• “The Nick Saint Caper” (December 21, 1947)
    • “The Perfect Score Caper” (December 28, 1947)
    • “The One Hour Caper” (January 4, 1948)
    • “The Short Life Caper” (January 11, 1948)
    • “The Pike’s Head Caper” (January 18, 1948)
    • “The Gold Key Caper” (January 25, 1948)
    • “The Nimrod Caper” (February 1 1948)
    • “The Great Drought Caper” (February 8, 1948)
    • “The Goldie Gates Caper” (February 15, 1948)
    • “The Mason Grayson Caper” (February 22, 1948)
    • “The Grim Reaper Caper” (February 29, 1948)
    • “John’s Other Wife’s Other Husband”(March 7, 1948)
    • “The Ides Of March Caper” (March 14, 1948)
    • “The Nightmare Town Caper” (March 21, 1948)
    • “The Blood Money Payoff” (March 28, 1948)
    • “Title Unknown” (April 4, 1948)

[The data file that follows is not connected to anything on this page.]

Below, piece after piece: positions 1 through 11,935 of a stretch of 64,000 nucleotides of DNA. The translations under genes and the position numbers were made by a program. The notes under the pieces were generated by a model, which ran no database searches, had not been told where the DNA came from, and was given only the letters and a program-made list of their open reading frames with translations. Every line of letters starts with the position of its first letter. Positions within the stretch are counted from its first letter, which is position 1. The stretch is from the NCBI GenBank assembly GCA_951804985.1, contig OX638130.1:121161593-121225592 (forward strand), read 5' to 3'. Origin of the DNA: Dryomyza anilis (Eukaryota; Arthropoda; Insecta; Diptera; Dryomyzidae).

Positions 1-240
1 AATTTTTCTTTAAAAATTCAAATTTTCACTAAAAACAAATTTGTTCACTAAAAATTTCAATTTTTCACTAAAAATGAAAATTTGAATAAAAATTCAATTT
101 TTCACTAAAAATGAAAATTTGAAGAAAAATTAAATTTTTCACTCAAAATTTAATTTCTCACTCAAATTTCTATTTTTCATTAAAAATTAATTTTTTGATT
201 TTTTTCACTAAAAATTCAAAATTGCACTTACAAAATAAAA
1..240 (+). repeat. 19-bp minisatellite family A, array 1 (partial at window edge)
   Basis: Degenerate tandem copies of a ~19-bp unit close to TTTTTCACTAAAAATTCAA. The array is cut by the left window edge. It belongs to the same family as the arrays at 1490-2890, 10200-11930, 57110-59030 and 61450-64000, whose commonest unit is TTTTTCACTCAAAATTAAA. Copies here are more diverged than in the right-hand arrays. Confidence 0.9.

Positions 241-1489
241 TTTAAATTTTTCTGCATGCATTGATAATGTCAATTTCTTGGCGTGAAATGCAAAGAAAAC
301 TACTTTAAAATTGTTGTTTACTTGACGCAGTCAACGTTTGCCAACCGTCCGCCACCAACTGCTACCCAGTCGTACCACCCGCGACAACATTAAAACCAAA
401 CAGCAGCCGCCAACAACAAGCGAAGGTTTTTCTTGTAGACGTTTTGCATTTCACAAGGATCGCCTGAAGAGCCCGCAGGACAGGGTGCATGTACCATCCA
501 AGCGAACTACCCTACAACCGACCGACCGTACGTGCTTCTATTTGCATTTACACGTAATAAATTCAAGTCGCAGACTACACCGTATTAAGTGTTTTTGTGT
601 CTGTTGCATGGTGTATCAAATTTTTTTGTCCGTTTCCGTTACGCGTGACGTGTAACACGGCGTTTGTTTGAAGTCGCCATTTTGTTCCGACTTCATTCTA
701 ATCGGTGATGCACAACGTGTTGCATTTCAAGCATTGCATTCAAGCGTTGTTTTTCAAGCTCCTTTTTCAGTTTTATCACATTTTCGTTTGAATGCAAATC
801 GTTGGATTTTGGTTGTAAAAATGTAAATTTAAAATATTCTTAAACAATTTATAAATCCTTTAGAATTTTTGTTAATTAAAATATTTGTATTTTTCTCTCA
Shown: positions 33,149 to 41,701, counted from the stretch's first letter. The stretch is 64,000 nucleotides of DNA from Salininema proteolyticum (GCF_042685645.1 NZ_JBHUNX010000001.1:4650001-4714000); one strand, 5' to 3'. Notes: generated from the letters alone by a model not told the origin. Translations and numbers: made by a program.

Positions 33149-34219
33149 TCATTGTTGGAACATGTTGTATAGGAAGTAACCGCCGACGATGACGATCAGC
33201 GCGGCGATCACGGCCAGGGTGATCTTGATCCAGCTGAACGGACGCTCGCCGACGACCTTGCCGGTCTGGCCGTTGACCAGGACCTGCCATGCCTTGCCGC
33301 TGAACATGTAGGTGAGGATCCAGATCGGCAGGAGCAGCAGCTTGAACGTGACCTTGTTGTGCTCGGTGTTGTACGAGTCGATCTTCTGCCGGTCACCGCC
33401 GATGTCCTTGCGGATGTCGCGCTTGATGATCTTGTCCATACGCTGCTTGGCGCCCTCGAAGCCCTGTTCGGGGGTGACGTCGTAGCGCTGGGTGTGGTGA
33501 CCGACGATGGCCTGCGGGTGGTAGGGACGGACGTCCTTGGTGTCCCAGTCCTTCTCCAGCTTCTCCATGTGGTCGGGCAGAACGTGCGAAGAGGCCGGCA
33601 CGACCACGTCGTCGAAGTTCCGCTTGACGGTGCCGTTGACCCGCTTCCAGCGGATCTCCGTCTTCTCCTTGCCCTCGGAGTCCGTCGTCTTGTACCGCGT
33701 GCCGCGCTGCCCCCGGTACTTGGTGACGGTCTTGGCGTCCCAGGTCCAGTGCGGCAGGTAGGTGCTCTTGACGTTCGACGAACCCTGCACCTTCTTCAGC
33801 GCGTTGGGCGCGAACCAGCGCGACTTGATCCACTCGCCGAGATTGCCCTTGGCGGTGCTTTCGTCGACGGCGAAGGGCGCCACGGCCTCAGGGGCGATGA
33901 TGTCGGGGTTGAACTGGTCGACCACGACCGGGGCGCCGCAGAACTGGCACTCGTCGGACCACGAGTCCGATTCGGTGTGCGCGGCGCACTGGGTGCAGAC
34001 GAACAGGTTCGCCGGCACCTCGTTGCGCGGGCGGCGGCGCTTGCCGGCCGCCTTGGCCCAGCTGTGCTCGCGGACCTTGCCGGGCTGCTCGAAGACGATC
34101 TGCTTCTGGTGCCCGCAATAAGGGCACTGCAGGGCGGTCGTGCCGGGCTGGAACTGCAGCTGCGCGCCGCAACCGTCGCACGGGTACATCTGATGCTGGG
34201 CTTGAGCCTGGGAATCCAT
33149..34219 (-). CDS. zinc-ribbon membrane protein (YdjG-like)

• “The Judas Caper” (April 11, 1948)
    • “The Night Flight Caper” (April 18, 1948)
    • “The Great Lover Caper” (April 25, 1948)
    • “The Double-S Caper” (May 2 1948)
    • “The Curiosity Caper” (May 9, 1948)
    • “The Girl Called Echs Caper” (May 16, 1948)
    • “The Navarraise Falcon” (May 23, 1948)
    • “The Prisoner Of Zenda Caper” (May 30, 1948)
    • “The I.Q. Caper” (June 6, 1948)
    • “The Honest Cop Caper” (June 13, 1948)
    • “The Death Bed Caper” (June 20, 1948)
    • “The Bail Bond Caper” (June 27, 1948)
    • “The Rushlight Diamond Caper” (July 4, 1948)
    • “The Wheel Of Life Caper” (July 11, 1948)
    • “The Missing Newshawk Caper” (July 18, 1948)
    • “The Mad Scientist Caper” (July 25, 1948)
    • “The Dry Martini Caper” (August 1 1948)
    • “The Bluebeard Caper” (August 8, 1948)
    • “The Critical Author Caper” (August 15, 1948)
    • “The Bafio Cup Caper” (August 22, 1948; possibly “Vafio”)
    • “The Lawless Caper” (August 29, 1948)